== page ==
Behaviour Change

PROPAGANDA FOR CHANGE is a project created by the students of Behaviour Change (ps359) and Professor Thomas Hills at the Psychology Department of the University of Warwick. This work was supported by funding from Warwick's Institute for Advanced Teaching and Learning.

Tuesday, November 8, 2016

Trump's Politics of Fear

Figure 1. The proportion of Republicans
and Democrats reporting the election as a
significant source of stress
With the presidential debate right around the corner, the wellbeing of American citizens seems to resemble a downwards spiral. During its annual Stress in America  survey, the American Psychological Association included a brief questionnaire regarding the election. The results found that 52% of adults claimed the presidential election to be a very or somewhat significant source of stress. In addition to this, therapists nationwide are reporting significant spikes in patients suffering election anxiety. Such an impact on the nation has lead to an increased focus on one presidential candidate taking centre stage: Republican and businessman Donald Trump.
Figure 2. Republican candidate
Donald Trump

The polemic and radical views of Trump are flooding news screens and social media sites. He wants to prohibit Muslims visiting the United States, and build a wall around the Southern border to prevent Mexican citizens entering the country. He erroneously claimed President Barack Obama's birth certificate was a fraud. He even pigeonholed the majority of Mexican citizens as drug smuggling criminal "rapists." These widely outrageous accusations seem irresponsible and dangerous for a candidate hoping to obtain control of the nuclear red button. Yet political experts have estimated a staggering 40 million voters are likely to elect Trump for the 2016 presidential election. This encapsulates into one controversial question: Why?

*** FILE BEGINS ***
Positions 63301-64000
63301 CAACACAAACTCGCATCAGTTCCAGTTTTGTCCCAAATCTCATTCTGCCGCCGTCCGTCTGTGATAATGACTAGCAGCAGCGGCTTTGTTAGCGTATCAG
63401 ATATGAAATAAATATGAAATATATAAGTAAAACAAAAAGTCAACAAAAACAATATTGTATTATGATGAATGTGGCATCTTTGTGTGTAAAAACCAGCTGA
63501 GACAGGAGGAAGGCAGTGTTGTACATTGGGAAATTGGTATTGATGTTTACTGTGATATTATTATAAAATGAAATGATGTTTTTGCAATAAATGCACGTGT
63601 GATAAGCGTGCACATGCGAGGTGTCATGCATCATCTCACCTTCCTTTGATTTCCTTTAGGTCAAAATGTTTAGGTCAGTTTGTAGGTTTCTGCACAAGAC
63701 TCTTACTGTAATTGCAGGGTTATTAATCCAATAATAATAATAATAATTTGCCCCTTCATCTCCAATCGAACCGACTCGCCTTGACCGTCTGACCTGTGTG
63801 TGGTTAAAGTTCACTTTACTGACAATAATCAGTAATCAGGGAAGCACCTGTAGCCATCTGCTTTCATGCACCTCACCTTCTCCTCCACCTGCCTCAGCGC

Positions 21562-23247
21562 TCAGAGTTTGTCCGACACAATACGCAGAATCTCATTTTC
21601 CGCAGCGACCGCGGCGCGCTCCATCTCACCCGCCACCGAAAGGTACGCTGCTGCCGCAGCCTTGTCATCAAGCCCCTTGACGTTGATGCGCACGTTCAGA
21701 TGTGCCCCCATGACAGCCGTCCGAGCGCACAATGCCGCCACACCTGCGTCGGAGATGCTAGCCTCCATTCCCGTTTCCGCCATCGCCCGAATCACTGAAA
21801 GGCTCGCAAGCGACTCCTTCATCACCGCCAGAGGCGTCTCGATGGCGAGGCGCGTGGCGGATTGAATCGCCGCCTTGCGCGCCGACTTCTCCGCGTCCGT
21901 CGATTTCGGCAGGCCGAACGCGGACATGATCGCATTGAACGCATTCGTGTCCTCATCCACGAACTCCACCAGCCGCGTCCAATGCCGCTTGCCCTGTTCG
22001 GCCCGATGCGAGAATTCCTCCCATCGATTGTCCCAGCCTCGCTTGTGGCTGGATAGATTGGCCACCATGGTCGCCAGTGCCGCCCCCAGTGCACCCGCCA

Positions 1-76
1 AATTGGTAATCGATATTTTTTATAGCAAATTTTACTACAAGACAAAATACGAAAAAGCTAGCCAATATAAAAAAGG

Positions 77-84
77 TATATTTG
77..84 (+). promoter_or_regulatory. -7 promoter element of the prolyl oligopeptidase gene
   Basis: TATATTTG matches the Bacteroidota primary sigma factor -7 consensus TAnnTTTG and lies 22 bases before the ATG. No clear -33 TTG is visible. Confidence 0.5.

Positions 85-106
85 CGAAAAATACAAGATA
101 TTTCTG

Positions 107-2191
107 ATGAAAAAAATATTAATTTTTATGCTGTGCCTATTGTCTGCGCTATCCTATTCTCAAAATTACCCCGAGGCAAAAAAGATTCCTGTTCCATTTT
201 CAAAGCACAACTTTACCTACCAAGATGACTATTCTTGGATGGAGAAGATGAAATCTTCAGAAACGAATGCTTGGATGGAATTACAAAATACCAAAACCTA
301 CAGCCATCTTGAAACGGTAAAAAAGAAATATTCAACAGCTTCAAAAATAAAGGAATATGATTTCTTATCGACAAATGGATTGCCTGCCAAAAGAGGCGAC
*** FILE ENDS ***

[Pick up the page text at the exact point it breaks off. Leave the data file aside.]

Political psychologists have been scrutinising the self- proclaimed billionaire since he became the Republican Party's presidential nominee in mid July 2016. Since then, a number of psychological tactics have been identified that Trump is using to propel himself to the top of the ballot. 

Trump's speeches, rallies and platforms have roused fear; and fear is infectious. By Trump's account, America stands as a nation where police deaths and homicide rates are rapidly increasing, immigrants are engulfing the borders and ISIS has the potential to take over if Clinton wins. Combine this with polls showing the majority of Americans are worried about being victims of crime and terror, and it's clear voters are pining for an authoritative leader. Trump manipulates his crowds to believe such terror is dangerously abundant in the US, even ending one convention with the reassurance "I alone can fix it." Whilst inflicting fear may be viewed as somewhat radical in a contemporary presidential campaign, it's certainly not novel territory. Otherwise known as fear- mongering, the psychological phenomenon has been demonstrated to actively change behaviour.

In a critical study, Janis and Feshbach (1953) gave three different dental hygiene lectures to a group of  students, each with altered levels of fear appeal. The strongest fear appeal group showed a net increase in conformity to dental hygiene of 8%, and whilst the medium fear appeal group reported a higher change in hygiene habits, it is evident such fear indicts a rapid emotional reaction and behaviour change.